Preventive medicines

Taken to prevent migraine attacks

What they are used for

Preventive medicines (also known as prophylactics) for migraine are taken to prevent migraine attacks. They are taken every day and are aimed at preventing migraine attacks altogether or at least reducing their frequency and severity.

If you are having at least four migraine attacks per month you may wish to discuss preventive medication with your doctor. There are a range of different preventive migraine medicines that can be taken, including several that are just becoming available in the UK.

Types of preventive migraine medicine

The preventive medicine that are recommended to treat migraine fall into seven categories. Most preventive medications currently available are repurposed from other conditions. Here is an overview of each category, and tables of the different types of drugs in these categories and how they are taken can be downloaded here (tables from current page).

Angiotensin II blockers

Angiotensin II blockers are used in the treatment of hypertension and one type, candesartan, can help reduce migraine.


Anti-convulsants are used in the treatment of several conditions including epilepsy, and can help reduce migraine. There are a range of different types of anti-convulsants that can be taken to treat migraine. They are topiramate and sodium valproate, which are also known as ‘anti-epileptics’.

One of these anti-convulsants, valproate, can cause neurodevelopmental disability in unborn babies. Therefore, girls and women of childbearing potential should only take this if they are prescribed it and it is supervised by a specialist, and when other medications have not been tolerated or have found to be ineffective.

Note: We are aware that there is currently a shortage of topiramate and recommend that you speak to your pharmacy about it if you are using it to treat your migraine.

Anti-serotonergic drugs

Anti-serotonergic are used in the treatment of depression, and can help reduce migraine.


Beta-blockers are used in the treatment of high blood pressure, and can help reduce migraine. They should be avoided by people with asthma.

Calcitonin Gene-Related Peptide pathway monoclonal antibodies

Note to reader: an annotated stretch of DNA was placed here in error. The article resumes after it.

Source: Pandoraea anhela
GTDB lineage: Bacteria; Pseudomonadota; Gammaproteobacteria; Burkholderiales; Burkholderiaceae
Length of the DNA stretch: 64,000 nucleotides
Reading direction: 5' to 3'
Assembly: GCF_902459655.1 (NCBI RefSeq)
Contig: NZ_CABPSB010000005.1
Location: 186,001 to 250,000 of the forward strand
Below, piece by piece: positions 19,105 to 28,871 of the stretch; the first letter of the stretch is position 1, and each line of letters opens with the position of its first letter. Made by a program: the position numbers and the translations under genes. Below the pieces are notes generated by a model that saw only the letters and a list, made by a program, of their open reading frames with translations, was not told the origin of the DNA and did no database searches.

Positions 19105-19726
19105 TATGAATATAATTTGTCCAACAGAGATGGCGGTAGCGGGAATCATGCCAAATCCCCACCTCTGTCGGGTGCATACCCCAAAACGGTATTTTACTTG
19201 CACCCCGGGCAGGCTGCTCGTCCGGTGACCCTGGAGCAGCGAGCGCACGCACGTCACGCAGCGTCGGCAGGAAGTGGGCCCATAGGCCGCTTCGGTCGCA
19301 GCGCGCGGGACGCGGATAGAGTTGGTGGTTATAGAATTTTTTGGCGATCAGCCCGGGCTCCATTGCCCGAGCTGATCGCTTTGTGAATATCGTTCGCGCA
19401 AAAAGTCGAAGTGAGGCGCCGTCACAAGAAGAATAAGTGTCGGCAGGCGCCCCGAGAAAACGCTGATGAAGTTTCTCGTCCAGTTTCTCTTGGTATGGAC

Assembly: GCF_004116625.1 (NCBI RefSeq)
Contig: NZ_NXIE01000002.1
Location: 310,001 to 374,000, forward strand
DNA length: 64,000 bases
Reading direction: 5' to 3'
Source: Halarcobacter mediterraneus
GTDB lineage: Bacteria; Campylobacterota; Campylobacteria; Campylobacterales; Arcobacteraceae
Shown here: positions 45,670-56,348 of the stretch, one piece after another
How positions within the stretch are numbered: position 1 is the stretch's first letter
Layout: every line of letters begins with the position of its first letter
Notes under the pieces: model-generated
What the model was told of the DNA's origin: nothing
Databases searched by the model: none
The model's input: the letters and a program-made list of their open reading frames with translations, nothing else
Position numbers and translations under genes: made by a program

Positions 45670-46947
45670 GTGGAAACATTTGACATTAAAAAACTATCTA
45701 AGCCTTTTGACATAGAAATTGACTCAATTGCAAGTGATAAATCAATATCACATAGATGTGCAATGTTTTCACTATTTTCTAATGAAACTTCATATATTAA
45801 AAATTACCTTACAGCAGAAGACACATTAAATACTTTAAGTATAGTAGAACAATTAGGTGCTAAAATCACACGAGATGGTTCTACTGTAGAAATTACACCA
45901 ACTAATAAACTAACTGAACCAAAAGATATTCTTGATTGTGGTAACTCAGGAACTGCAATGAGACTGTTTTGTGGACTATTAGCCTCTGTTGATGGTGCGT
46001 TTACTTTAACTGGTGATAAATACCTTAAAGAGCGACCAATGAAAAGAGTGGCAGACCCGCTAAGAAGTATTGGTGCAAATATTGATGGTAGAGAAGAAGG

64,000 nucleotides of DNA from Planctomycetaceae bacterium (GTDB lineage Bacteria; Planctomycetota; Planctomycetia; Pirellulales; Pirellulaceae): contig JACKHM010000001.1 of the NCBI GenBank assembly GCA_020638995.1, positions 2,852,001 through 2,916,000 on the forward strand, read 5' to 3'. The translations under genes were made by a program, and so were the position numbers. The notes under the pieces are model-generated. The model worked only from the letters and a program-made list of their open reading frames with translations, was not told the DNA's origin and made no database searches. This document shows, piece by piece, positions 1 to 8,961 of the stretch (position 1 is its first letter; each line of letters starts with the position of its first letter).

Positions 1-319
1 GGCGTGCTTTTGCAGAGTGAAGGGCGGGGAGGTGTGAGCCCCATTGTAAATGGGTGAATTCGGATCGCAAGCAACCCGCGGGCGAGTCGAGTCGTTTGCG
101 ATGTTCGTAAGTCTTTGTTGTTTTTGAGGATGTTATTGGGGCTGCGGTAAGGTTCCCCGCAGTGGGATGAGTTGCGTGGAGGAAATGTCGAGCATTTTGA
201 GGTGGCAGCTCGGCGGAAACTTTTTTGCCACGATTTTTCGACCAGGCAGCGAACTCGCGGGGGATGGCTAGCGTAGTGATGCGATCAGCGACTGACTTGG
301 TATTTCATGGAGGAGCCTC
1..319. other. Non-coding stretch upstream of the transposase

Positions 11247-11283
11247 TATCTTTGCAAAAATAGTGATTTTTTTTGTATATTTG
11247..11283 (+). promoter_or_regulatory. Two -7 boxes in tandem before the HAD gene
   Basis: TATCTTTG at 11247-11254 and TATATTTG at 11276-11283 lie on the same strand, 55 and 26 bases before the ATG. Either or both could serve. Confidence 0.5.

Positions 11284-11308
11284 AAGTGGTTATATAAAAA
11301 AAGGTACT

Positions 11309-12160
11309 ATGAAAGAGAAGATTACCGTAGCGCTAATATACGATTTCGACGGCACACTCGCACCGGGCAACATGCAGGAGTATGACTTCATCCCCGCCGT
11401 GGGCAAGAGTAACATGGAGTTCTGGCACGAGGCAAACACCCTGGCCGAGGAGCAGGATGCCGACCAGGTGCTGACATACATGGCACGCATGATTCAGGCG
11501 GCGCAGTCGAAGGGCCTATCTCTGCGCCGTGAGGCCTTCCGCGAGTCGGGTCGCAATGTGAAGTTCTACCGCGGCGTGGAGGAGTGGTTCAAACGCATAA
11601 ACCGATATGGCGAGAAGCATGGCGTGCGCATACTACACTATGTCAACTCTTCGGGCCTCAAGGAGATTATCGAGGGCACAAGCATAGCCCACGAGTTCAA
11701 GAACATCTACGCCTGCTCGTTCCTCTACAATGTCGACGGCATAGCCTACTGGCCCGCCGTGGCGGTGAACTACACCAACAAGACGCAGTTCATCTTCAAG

Calcitonin gene-related antibodies (CGRP) monoclonal antibodies (MABs) is a new type of migraine medicine and was only developed a few years ago. CGRP MABs are the first preventive medicines specifically developed for the treatment of migraine.

Calcium channel blockers (calcium channel antagonists)

Calcium channel antagonists blocks dopamine receptors in the brain, and can help reduce migraine.

Tricyclic antidepressants

Tricyclic antidepressants are used in the treatment of depression, and can help reduce migraine. They can be helpful in people with migraine who also have difficulty sleeping.

There are other treatments that some people with migraine may be offered including Botox, Greater Occipital Nerve (GON) blocks and neuromodulation devices. These are usually only available via a headache specialist or consultant neurologist.

Chart with recommended doses for each medicine

Taking preventive migraine medicines

It is important to discuss the side effects of each preventive medicine with your doctor when deciding which medicine to take, and for these side effects to be monitored.

You will often start of a low dose and gradually increase. This can help to minimise side effects.

It can take six to eight weeks to see any impact from the medication. Ideally, you should take a preventive for three months to assess if it has had an effect on your migraine.

Drugs and new treatments for migraine are changing all the time. If you are on long term medication you should ensure that your treatment is regularly reviewed by your doctor.